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Repair a Tear to the Edge of a Bumper Cover with a Nitrogen Plastic Welder
This video will show you how to repair a tear to the edge of a bumper. We recommend that you practice this on a scrap bumper. Just cut it with some tin snips and follow along with the video.
Always wear proper safety gear while working!
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Note: This is a list of the Polyvance products that can be used to make this repair. This list does not include sanders, grinders, or other common tools you will need. If you have any questions, please don't hesitate to call technical support at 800-633-3047.
Now it's time to apply your skills to repairing an actual tear to the edge of the bumper. Again, we recommend that you practice this on a scrap bumper. Just cut it with some tin snips.
Clean the bumper with soap and water first and let it dry. Then use plastic cleaner to remove any oil-based contamination. Spray a heavy wet coat then wipe dry with a clean paper towel. Using a die grinder or Dremel tool, rough up the backside of the plastic. Just grind it flat. Remove any paint overspray on the back side and get down to some clean, raw plastic. Use some of our heat resistant aluminum tape on the front side to hold the tear together. This also keeps the melted welding rod from pushing through the crack as you make your weld.
For maximum strength, we are going to use the wide ribbon on the back side. Preheat the bumper and the end of the rod. After about 10 seconds, touch the rod down, get it folded over, and start pushing the rod down so it folds toward the torch. Control your speed so the rod and bumper are both pre-melted before the pressure exerted by the rod fuses them together. With a wide ribbon, you will need to move the hot nitrogen flow in an oval motion to melt the ribbon all the way across. Note the puddle of plastic in front of the ribbon as you make your pass. Continue to weld all the way to the edge. When you get to the end, lay the rod down flat and focus the heat on the back of the ribbon until it turns clear. You can nip off the ribbon with the torch's nozzle.
While the ribbon is still hot, let's go back and smooth out the edges with the airless welder. First, go back over the edges of the ribbon with the hot nitrogen gas and heat them back up again. See how the natural rod gets translucent when it gets to the melting point. Then, lay the hot airless welder tip on it and smooth the edges out. This is not necessary for strength, only for cosmetics. Let the weld cool a bit.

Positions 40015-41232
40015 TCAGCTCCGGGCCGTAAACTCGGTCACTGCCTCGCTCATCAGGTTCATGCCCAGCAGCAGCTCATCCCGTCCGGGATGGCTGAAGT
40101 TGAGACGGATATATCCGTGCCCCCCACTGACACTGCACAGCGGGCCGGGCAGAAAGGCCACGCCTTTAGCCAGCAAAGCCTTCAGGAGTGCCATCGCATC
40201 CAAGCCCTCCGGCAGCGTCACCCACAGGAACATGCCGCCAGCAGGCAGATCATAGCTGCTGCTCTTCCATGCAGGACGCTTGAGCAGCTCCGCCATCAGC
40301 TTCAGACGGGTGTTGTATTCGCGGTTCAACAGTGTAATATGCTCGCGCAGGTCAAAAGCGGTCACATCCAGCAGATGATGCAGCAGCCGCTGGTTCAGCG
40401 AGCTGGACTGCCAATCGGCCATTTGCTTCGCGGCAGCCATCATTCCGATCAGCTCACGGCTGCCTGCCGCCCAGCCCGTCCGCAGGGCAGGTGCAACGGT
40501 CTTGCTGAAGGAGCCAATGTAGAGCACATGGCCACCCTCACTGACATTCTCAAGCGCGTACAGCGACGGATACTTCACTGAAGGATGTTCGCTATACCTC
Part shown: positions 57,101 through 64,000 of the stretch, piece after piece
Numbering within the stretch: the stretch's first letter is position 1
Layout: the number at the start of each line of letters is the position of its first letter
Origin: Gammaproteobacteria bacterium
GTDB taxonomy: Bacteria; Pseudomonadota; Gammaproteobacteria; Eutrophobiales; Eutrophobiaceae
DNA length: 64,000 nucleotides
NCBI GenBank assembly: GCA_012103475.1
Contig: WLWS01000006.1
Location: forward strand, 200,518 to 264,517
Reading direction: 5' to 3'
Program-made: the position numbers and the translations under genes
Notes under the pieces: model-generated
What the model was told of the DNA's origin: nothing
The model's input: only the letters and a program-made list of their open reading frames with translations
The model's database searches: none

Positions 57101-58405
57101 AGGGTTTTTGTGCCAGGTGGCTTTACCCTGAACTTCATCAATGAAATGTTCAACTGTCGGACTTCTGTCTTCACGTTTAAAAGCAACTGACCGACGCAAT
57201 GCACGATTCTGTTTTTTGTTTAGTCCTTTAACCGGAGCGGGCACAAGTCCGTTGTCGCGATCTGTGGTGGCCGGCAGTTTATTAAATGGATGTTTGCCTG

Now we're going to put a tee across the edge with a narrow ribbon to reinforce it. Most of the time this will not be necessary, but it's a good idea for maximum strength in a high-stress area. Use a die grinder to remove overspray and rough up the plastic along the edge for about two inches on either side of the tear. Start by blowing the hot nitrogen gas on the bumper about an inch and a half from the tear. Notice how the plastic starts to turn glossy as the surface melts. Lower the rod down and preheat the end of it at the same time. You'll need to heat for about 10 seconds. Touch the rod to the bumper. When it sticks, apply pressure and fold the rod forward slightly so that the first quarter-inch of welding rod sticks to the surface. Keep the torch at a 45 degree angle and focus the heat where the rod and bumper come together. You want to pre-melt the top surface of the bumper in front of the rod and also pre-melt the bottom surface of the rod before it comes down to meet the bumper. Once you get it going, you should have a small puddle of melted plastic in front of the rod. Continue your weld straight across the other welding rod. When you get to the end, fold the rod forward, focus the heat on the top of the ribbon until it turns clear, then nip it off with the nozzle. Smooth the edges out again with the airless welder, and we'll be done with the backside.
On the front side, we will grind a v-groove so that there's still some rod there when we sand it flat. You can use either the one-eighth inch round rod or the narrow ribbon. The round rod is easier to weld and sand, but the narrow ribbon will give us a stronger repair. We'll use the narrow ribbon this time. Grind a v-groove about the width of the ribbon and about as deep as its thickness. Start the weld away from the edge. Pre-melt the bumper and the end of the rod for a few seconds, touch the rod down, get it folded toward the torch, and keep the hot nitrogen gas focused on the area where the rod and bumper come together. Apply a steady downward pressure as you make your pass to fuse the rod and bumper together. Continue the weld all the way to the edge of the bumper. When you get to the end, fold the rod forward, focus the heat on the top of the ribbon, then nip the rod off with the welder nozzle.
On the front side, it's best to smooth out the welding rod to make it easier to sand. Again, focus the hot nitrogen on the welding rod, start to turn it clear, then use your airless welder to smooth the rod. It's best to use a light touch and don't let the airless tip dig into the plastic. As always, practice makes perfect.
After letting the welding rod cool completely, sand it with 80 grit in a DA sander. The polypropylene rod will feather out nicely on the bumper, indicating a strong bond. After the weld is completely cool, test your weld strength. Often you have to fold the bumper completely in half to get a tear started. If the strength of the weld isn't what you expected, keep practicing on the scrap bumper until you can't tear your weld.